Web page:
It’s that time again! It is April, and that means Roger Taylor came to visit the Katy Kafe! As always, I listened, took thorough notes, and will break down the highlights, and sprinkle a little opinion of my own throughout. This is definitely not the entire Kafe rewritten word for word, and if you want to hear the entire episode in its entirety, I encourage you to get your DDM membership – tour time is coming!!
Roger Taylor on the Record Deal with Warner Bros
The record deal with Warner is a “global” or “worldwide” deal, meaning that promotion for this album should not be a problem…and we will see how that works in the months ahead. Roger confides that as of a month ago, they did not have a deal in the works. Simon and John took the album to Warner Bros, (could this have been part of that trip to LA around the time of the Grammys?) and played them some of it. The label said that they wanted to sign them immediately, which almost sounds too good to be true in this day and age. Lots of bands do get record deals these days, but very, very few get worldwide deals…and even fewer are “older” bands such as Duran Duran. Fans should probably grab onto that little tidbit and hold it for all it is worth.
…It makes us feel gratified. Almost like starting out. Roger continues, saying “Simon says DD are like cockroaches. No matter how many times you stamp on them and kill them they just keep coming back.”
Could this really be Duran Duran rising from the ashes once again like a Phoenix? (Katy’s much nicer, much more triumphant analogy from the band!) We’ve all seen Duran Duran change and evolve as albums and labels have come and gone, and as Katy says “You can’t ever count out Duran Duran.” Katy mentioned that labels really do not do “listening parties” for artists any longer (referring to the party done at Warner Bros for Duran Duran last week), but WB has rolled out the red carpet for our band. Roger elaborates, saying “We’ve not had that much excitement in a building since the early days.” I could definitely since the excitement in his voice as he spoke of the deal, and the party where Pressure Off was unveiled to their team at Warner. Roger tells Katy that the song really grabbed them, and so John went back in and played them a few more off of the album to enthusiastic response. This is a band that is comfortable being treated like royalty. I have no doubt that the treatment they’ve been receiving from Warner Bros has felt like a wonderful welcome and it probably does quite a bit to validate. Duran Duran has not had the same measurable levels of success that they once enjoyed in many years, and I can’t really know what it was like to return to the studio after the All You Need is Now tour. Were they apprehensive about the future? Were they unsure of how to proceed? Were they growing tired of the process? Judging purely from the Katy Kafe’s we’ve heard in the past three years – I’d have to say yes. I think all of those things hold true to some limited degree if they were being honest (and human). I would imagine that for the band, this is like returning to what they know and loved, and it gives them hope for the success of this album, and I won’t fault them for that. I can only hope that some of the humility they have acquired along the way will remain intact.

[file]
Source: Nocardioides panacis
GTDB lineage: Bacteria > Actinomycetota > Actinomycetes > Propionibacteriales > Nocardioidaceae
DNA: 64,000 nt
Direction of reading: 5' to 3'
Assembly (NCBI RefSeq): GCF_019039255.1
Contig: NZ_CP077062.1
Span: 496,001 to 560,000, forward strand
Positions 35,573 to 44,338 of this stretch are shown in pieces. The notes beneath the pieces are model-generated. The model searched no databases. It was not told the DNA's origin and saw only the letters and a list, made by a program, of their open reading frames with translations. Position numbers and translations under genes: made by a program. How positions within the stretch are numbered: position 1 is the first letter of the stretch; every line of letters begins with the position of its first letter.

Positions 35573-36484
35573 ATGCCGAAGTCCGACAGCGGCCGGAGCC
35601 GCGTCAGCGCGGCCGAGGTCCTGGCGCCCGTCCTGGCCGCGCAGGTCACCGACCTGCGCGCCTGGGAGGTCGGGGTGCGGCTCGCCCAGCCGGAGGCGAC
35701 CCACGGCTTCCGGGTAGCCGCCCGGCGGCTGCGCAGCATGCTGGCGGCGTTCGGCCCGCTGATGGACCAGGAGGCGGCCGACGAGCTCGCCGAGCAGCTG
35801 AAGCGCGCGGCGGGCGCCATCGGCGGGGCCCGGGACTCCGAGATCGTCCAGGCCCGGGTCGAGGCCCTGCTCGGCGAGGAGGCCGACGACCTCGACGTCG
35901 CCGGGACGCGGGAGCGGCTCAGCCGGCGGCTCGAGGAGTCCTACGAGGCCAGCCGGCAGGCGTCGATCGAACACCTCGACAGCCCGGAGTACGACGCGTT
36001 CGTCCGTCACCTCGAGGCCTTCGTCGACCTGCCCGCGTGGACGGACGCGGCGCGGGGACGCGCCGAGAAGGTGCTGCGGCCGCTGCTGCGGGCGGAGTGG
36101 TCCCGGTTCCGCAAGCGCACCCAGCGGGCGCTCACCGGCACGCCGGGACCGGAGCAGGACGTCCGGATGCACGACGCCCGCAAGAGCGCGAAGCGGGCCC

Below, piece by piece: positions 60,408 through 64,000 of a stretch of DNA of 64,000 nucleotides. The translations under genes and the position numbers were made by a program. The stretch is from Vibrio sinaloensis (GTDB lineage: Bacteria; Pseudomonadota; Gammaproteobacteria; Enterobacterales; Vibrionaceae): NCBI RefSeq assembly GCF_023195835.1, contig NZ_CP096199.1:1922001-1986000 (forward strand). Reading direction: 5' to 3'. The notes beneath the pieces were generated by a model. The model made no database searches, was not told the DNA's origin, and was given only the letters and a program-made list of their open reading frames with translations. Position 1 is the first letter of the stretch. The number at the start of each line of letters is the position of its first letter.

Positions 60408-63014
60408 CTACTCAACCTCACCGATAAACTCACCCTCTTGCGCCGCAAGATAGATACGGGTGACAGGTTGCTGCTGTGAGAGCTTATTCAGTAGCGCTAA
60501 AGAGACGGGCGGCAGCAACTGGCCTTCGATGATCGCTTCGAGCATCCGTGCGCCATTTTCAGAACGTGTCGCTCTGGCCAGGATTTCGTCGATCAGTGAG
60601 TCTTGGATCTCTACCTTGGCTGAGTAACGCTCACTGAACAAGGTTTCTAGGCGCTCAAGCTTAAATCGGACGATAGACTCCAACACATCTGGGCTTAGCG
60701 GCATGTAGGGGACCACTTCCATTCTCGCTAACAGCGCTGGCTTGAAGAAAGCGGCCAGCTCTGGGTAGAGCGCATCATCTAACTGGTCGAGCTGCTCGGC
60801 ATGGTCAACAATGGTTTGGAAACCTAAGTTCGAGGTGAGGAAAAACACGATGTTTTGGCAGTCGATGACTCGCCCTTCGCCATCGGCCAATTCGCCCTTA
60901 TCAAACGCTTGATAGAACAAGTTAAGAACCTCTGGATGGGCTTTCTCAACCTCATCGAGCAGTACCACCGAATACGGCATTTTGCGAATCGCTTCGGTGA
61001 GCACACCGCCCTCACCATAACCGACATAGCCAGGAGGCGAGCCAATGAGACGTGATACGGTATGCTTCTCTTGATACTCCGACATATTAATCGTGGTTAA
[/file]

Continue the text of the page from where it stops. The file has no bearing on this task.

Roger Taylor on the album and Pressure Off
Pressure Off was produced by Mark Ronson and features Janelle Monáe. Nile did the vocal production, and he also played on the song. Nile provided the guitar riff that was the inspiration for the rest of the song, and Roger marvels at Nile’s energy.
there are still a few unannounced surprises on this album, including a BIG one, whose first name begins with “B”.